A typically nontraditional recipe from Paul Rankin, who put Belfast on the culinary map in 1989 with his late lamented Roscoff. Much of his work represents food that happens to be cooked in Ireland rather than Irish food in strictest terms, but authenticity and innovation may, at least at times, coexist. Rankin is so talented that it would be a shame not to introduce some of his dishes to readers of britishfoodinmerica. At least this recipe relies on ingredients indigenous to Ireland, and there is a certain tenuous connection to an earlier Irish innovation, Snaffles mousse. Six robust starters.
For the mousse:
-2 egg yolks
-butter to grease 6 ramekins
-3 Tablespoons unsalted butter
-1 oz dried porcini mushrooms, soaked in warm water for 1 hour and then gently squeezed fairly dry
-about 5 oz roughly chopped cremini mushrooms
-a biggish minced shallot
-1 cup heavy whipping cream
For the fried mushrooms:
-2 Tablespoons olive oil
-2 Tablespoons unsalted butter
-about ¾ lb assorted mushrooms of any kind cut into more or less uniform slices
-salt and pepper
-2 generous Tablespoons minced chives or green scallion tops
Preheat the oven to 275°.
- Break the eggs and yolks into a bowl.
- Butter the ramekins with generosity.
- Melt the butter in a heavy skillet over medium low heat gently fry the porcini and shallot together.
- Cook the mixture until the mushrooms soften to a supple texture: You do not want much residual moisture.
- Add the cream, bring it to a boil and reduce it to a syrupy texture.
- Let the mixture cool to room temperature.
- Dump the mixture into a food processor or blender and zap it until seamlessly smooth, then season it with the salt and pepper.
- Slowly add the eggs and zap the mousse for another 10 seconds, no more.
- Fill each ramekin with mousse and cover it with aluminum foil. Put them in a roasting pan, pour boiling water halfway up their sides and bake until the mousse sets, usually in about 40 minutes.
- Take the roasting pan and keep the mousse warm in the bathwater.
- Heat the olive oil in a big heavy skillet over high heat until it shimmers, then whisk the butter into the pan.
- As soon as the butter melts, throw the sliced mushrooms into the skillet. Shake the pan to keep them from scorching but do not stir or the mushrooms will steam to a rubbery goo instead of frying to a lovely sear.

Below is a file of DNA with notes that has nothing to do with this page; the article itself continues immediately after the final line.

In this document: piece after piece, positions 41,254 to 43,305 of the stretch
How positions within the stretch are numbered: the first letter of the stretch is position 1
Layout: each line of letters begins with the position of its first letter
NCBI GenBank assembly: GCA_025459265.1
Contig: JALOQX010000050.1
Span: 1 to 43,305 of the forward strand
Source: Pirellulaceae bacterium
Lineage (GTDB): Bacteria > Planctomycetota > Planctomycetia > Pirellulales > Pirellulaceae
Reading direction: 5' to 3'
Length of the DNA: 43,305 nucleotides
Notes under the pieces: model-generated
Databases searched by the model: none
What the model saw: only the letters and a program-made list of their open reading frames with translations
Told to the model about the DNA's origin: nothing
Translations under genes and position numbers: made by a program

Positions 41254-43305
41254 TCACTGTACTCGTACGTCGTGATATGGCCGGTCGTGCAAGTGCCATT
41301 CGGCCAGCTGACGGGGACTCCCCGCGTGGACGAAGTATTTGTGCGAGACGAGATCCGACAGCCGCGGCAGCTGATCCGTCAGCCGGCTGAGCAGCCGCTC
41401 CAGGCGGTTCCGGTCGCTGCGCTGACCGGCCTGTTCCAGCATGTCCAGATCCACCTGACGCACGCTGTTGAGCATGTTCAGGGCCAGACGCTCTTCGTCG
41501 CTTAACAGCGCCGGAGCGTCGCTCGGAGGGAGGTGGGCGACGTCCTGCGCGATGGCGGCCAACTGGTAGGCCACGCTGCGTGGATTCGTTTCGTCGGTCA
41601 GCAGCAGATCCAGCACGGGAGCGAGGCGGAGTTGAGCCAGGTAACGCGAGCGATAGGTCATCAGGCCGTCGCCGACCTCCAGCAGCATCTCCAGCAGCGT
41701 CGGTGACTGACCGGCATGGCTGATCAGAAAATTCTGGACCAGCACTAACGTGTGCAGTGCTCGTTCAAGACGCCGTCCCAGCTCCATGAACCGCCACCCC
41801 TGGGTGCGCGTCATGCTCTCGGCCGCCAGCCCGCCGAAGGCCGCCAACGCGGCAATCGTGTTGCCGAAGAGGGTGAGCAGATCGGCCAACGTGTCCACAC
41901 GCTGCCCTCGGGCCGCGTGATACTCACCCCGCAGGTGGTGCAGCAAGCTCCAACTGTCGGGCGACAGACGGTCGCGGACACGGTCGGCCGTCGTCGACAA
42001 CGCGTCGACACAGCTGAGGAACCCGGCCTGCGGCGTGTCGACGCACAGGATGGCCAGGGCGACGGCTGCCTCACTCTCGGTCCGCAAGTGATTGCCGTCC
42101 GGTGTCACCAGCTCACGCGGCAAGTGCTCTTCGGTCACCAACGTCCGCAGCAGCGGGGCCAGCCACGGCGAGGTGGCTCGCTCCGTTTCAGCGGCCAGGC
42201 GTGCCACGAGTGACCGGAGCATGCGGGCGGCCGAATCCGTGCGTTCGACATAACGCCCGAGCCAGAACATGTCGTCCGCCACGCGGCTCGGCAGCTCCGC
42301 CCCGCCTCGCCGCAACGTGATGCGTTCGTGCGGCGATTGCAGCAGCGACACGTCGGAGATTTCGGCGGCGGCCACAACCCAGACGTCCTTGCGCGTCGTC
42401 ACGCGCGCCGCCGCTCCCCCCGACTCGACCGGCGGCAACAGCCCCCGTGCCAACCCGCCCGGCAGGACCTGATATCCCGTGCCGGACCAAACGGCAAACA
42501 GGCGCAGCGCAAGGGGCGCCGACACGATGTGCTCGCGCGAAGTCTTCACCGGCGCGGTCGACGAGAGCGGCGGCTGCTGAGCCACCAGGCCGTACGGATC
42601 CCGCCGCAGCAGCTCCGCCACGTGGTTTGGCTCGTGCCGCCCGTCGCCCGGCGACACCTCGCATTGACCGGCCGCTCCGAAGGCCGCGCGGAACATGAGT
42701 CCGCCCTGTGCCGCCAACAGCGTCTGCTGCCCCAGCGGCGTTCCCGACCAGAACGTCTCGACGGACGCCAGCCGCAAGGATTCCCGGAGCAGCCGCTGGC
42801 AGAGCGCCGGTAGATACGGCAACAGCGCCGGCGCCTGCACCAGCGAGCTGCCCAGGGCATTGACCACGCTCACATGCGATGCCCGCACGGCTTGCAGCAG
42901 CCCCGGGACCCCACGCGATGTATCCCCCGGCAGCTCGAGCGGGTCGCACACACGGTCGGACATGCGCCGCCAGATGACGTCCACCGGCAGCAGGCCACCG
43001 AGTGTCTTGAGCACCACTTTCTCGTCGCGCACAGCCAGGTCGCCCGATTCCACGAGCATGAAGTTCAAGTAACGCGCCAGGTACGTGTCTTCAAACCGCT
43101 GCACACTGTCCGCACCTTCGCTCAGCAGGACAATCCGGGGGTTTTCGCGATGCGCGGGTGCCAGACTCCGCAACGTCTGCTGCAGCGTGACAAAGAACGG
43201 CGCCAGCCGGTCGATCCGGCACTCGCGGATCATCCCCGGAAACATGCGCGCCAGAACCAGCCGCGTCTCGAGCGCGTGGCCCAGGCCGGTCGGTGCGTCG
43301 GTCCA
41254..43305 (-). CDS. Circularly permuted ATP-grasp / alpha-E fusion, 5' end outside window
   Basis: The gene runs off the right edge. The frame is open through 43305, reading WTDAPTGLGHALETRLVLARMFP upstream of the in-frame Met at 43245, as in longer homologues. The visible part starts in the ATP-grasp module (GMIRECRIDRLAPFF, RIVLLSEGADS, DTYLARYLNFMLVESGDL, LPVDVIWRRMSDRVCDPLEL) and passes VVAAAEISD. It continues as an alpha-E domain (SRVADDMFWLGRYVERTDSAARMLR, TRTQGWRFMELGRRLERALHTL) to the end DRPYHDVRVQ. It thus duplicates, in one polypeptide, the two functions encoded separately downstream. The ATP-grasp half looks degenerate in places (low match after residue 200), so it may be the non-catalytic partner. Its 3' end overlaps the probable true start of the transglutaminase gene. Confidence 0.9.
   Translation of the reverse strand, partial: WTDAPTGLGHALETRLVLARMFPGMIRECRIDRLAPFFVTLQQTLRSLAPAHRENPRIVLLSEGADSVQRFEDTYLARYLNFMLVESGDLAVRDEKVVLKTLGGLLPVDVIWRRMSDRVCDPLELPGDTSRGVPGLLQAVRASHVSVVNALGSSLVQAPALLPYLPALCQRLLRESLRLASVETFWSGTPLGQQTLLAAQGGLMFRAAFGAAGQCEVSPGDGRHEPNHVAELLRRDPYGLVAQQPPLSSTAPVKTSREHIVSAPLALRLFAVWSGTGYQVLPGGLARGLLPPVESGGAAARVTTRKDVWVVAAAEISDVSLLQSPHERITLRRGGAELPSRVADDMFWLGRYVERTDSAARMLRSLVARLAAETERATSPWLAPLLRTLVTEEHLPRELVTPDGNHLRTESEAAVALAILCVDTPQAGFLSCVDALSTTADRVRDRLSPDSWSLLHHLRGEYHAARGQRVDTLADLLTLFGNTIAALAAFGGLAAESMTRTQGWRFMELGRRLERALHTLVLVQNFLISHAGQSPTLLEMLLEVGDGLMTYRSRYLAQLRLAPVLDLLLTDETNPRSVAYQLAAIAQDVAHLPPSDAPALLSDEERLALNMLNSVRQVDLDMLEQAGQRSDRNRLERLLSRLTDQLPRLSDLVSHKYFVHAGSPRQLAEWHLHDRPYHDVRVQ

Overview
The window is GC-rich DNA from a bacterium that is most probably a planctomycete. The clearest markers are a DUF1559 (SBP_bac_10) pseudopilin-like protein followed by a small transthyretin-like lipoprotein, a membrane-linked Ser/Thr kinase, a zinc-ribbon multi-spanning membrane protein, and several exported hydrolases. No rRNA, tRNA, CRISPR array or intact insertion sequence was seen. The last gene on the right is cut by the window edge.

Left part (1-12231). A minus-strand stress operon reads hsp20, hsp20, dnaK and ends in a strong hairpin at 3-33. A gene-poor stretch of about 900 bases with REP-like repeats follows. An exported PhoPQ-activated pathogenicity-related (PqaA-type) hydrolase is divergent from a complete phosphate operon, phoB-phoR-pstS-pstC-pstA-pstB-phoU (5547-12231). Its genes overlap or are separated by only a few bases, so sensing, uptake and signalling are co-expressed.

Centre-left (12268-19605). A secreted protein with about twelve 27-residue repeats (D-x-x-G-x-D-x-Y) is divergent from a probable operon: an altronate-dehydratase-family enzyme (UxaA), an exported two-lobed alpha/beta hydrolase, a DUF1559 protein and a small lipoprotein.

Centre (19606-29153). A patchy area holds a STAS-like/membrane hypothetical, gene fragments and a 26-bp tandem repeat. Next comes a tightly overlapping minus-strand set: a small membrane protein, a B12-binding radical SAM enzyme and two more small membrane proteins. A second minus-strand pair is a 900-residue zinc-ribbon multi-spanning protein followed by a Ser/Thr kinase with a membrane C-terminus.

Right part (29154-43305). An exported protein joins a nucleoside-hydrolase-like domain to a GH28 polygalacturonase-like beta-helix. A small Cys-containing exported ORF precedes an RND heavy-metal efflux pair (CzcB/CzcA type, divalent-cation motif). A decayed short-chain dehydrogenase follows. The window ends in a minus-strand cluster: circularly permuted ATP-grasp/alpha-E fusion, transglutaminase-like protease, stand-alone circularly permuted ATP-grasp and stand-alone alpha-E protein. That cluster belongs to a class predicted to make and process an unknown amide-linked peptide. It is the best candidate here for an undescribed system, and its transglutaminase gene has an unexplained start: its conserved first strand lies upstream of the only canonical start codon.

- Fry the mushrooms until they have cooked as much as you like; the Editor likes hers just streaked with deep golden tones.
- Season the mushrooms with salt and pepper.
- Flip the mousse out onto plates, strew a portion mushrooms about each one and top off each plate with a share of chives or scallions.
-The unthinking will scoff that porcini are not authentic Ulster ingredients but they are wrong. Traditionally known as pennybuttons from their shape and size, porcini are as prized in the British Isles as much as they are in other soggy climates where they flourish. British and Irish foragers also have a tradition of drying them.
-Rankin uses a combination of shallot and garlic instead of shallot alone. The Editor never has much liked to fry mushrooms with garlic.
-As Rankin also notes, you can make the mousse in advance and then reheat it rather than running kitchen sprints after the arrival of your guests. We take utility a step further and serve the mousse at room temperature, which gives a nice temperate contrast to the fried mushrooms…
…which in reality are optional; you could serve the mousse with toast or crackers instead. Then you do need even need to dump each mousse out of its pot, which can be tricksy. By adding the fried mushrooms to the plate, however, you get that Paul Prudhomme layering effect from the different flavors that arise out of different cooking techniques applied to the same ingredient.